Tritrophic Study Shows Effects of Bt Cotton on Herbivore and Its PredatorJune 4, 2014
Scientist Rishi Kumar and colleagues conducted a tritrophic study to investigate the transfer of Cry proteins from Bt cotton to herbivore onion thrips (Thrips tabaci) and its predator insidious flower bug (Orius insidiosus). They also aimed to know the effects of the proteins on the predator's development, survival, and reproduction.
The average protein titers in Bt cotton leaves were 1,256 and 43,637 ng Cry1Ac and Cry2Ab per gram fresh leaf tissue, respectively. At the second trophic level, larvae of onion thrips reared on Bt cotton for 2 to 4 days had 22.1 and 2.1 percent of the Cry1Ac and Cry2Ab levels expressed in leaves, respectively. At the third trophic level, insidious flower bugs that fed on onion thrips larvae had 4.4 and 0.3% of the Cry1Ac and Cry2Ab protein levels, respectively, expressed in Bt plants.
Results showed that insidious flower bug's survivorship, time of nymphal development, adult weight, preoviposition and postoviposition periods, fecundity, and adult longevity were not significantly affected by Bt proteins. These results indicate that the insidious flower bug is not harmed by Bt cotton when exposed to Bt proteins through its prey. Thus, the insidious flower bug can continue to provide important biological control services in the cotton ecosystem when Bt cotton is used to control primary lepidopteran pests.
Read the research article at http://www.ingentaconnect.com/content/esa/jee/2014/00000107/00000003/art00006
The Crop Biotech Update is a weekly newsletter of ISAAA, a non-for-profit organization. The CBU is distributed for free to over 23,000 subscribers worldwide to inform them about the key developments in biosciences, especially in agricultural biotechnology. Your support will help us in our mission to feed the world with knowledge. You can help by donating as little as $10.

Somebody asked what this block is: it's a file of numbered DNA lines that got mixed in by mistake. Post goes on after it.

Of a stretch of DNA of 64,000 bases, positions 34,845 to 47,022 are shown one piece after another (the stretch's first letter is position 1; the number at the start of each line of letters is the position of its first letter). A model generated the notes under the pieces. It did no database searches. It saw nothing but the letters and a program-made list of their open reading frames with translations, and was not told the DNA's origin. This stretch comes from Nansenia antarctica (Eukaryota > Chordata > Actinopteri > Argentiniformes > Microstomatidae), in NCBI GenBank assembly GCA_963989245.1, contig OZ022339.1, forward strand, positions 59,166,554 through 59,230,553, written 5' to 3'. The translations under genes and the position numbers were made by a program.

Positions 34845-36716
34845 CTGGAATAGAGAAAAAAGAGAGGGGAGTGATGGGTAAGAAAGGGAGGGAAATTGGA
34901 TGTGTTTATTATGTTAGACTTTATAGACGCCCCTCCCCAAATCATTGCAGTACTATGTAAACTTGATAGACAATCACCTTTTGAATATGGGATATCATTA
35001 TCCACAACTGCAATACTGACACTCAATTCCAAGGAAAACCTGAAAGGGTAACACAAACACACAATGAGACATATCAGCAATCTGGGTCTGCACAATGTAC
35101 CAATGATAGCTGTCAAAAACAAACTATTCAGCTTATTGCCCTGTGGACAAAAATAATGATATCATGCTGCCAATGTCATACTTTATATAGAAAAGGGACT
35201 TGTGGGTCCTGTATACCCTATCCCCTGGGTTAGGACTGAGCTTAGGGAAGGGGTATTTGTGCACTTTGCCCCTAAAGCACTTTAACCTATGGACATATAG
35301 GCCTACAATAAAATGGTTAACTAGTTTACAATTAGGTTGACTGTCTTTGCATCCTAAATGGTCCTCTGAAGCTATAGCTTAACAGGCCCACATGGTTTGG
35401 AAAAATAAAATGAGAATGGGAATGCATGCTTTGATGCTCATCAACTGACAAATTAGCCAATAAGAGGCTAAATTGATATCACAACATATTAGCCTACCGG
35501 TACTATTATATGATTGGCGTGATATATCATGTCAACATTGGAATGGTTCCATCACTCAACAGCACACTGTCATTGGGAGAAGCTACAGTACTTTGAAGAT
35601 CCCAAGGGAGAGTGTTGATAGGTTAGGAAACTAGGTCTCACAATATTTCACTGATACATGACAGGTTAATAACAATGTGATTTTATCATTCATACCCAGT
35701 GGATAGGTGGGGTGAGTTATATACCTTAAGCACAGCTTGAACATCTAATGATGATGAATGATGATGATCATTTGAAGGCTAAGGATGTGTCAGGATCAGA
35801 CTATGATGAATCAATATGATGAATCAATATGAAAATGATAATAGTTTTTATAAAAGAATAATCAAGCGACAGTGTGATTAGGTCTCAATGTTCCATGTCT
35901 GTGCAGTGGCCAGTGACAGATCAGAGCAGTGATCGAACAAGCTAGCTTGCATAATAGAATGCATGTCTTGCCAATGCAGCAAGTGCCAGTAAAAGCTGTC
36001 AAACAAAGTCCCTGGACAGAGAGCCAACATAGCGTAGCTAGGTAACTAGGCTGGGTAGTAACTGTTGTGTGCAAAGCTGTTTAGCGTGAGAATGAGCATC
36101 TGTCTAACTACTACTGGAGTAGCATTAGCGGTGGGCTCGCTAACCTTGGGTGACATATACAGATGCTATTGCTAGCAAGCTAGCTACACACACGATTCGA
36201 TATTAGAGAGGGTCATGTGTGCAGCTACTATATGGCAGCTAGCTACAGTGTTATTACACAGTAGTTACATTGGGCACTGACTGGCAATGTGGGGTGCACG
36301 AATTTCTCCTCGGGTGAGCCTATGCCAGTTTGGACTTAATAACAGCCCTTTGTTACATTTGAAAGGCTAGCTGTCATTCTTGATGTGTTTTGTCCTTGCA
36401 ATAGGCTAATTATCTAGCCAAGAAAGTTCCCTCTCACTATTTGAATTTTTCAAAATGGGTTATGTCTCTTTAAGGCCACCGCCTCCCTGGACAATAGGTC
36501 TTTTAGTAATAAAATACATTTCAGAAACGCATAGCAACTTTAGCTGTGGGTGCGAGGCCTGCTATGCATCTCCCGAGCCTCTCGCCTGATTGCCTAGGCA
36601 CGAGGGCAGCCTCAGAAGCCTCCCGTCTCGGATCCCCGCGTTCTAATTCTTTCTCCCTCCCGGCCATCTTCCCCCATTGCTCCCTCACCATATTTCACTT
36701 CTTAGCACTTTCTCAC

See more articles:
News from Around the World
- 3,000 Rice Genome Sequences Made Publicly Available on World Hunger Day
- Egypt Minister of Agriculture and Land Reclamation: Agri-biotech to Benefit Country
- Rwanda Adopts Green Growth Strategy
- Farmer Leader Calls for Bt Cotton Trials in Zimbabwe
- Survey Shows Growing Opposition to GM Food Labeling
- Researchers Discover Rice Blast Match
- Policy Roundtable Discussion and Media Workshop Tackle Biotech in Southeast Asia
- Team from Australia Develops Drought Tolerant Mungbean
- Pakistan to Intensify Cotton Seed Yield
- Asian Biotech Body Gets New Committee
- Genetic Mechanism Protects Plants from Zinc
- Recombinant Barley-produced Antibody for Bovine Milk Allergen Detection
- Tritrophic Study Shows Effects of Bt Cotton on Herbivore and Its Predator
- Late Blight Resistant Potato Developed Using Cisgenesis Approach
- Transgenic Sugarcane Can Grow in Potassium Scarce Conditions
Beyond Crop Biotech
- Island Plants Evolve to Have Larger Seeds
- Crude-oil Degrading Bacteria Isolated in Persian Gulf
- IPBO Announces Postgraduate Course Biosafety in Plant Biotechnology
- Molecular Biology for Non-Biologists Course
- ISAAA Releases Infographic on Biotech Crops Benefits
Subscribe to CBU: